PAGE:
Betwixt and Between Work and Play: Liminality at the Festival OFF d’Avignon


  • Hanna Huber University of Vienna


Previous festival research based on Victor Turner’s concept of liminality essentially shows two tendencies: either festivals are interpreted as initiation rites of artists and artworks (Teissl, 2013; Valck, 2007), or they are described as carnivalesque inversions of the everyday in which participants temporarily engage in deviant behaviours and renegotiate social identities (Luckman, 2014; Pielichaty, 2015; Ravenscroft & Gilchrist, 2009). Yet, certain social divisions and behavioural patterns remain powerful even within liminal festival spaces (Van Heerden, 2011; Jaimangal-Jones et al., 2010).

This paper examines to what extent the Festival OFF d’Avignon in France unites carnivalesque exuberance with its status as a performing arts market and is thus situated ‘betwixt and between’ work and play. Today, the non-juried fringe festival constitutes a marketplace for the purchase and sale of theatre productions, mirrors neoliberal structures of modern-day society, and represents an initiation rite for artists and their creations. Amidst the market bustle, the festival’s revolutionary story of origin still resonates in the memory of its participants, when the provincial town is transformed into an in-between space every summer.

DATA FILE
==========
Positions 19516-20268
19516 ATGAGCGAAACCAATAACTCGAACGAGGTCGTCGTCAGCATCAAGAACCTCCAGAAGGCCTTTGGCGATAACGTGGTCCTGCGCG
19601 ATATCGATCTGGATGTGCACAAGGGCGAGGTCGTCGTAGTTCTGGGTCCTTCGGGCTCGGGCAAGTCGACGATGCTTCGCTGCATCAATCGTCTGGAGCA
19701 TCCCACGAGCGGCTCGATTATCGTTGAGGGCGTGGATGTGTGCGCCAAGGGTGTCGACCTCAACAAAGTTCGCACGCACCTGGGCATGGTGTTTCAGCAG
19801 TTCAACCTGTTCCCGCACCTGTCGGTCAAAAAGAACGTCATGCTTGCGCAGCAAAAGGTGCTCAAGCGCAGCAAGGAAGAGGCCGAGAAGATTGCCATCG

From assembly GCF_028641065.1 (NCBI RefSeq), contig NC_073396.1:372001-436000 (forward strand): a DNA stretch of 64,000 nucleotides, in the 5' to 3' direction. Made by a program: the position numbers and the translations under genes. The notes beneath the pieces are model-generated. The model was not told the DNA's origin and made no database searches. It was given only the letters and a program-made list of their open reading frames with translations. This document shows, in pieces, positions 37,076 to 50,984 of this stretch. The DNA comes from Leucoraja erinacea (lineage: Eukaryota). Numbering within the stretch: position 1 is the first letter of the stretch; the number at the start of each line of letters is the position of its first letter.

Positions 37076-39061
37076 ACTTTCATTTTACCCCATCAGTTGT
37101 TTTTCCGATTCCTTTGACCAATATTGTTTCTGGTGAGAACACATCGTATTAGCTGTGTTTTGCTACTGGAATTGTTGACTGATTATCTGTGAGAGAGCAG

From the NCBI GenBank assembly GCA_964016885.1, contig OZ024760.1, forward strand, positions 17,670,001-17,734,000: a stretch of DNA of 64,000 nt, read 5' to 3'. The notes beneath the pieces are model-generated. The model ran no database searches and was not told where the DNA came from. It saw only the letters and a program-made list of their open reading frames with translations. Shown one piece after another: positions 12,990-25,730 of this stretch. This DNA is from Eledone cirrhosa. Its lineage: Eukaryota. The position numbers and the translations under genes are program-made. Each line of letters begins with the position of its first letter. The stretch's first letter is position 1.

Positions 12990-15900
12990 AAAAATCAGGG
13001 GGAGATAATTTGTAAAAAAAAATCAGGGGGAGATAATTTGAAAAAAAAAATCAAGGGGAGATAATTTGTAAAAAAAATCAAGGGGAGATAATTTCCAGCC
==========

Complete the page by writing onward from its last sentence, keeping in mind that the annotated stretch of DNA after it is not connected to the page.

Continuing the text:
Conceptualised as a mixed methods research, this article draws on a combination of qualitative interviews, quantitative data evaluation, and secondary literature.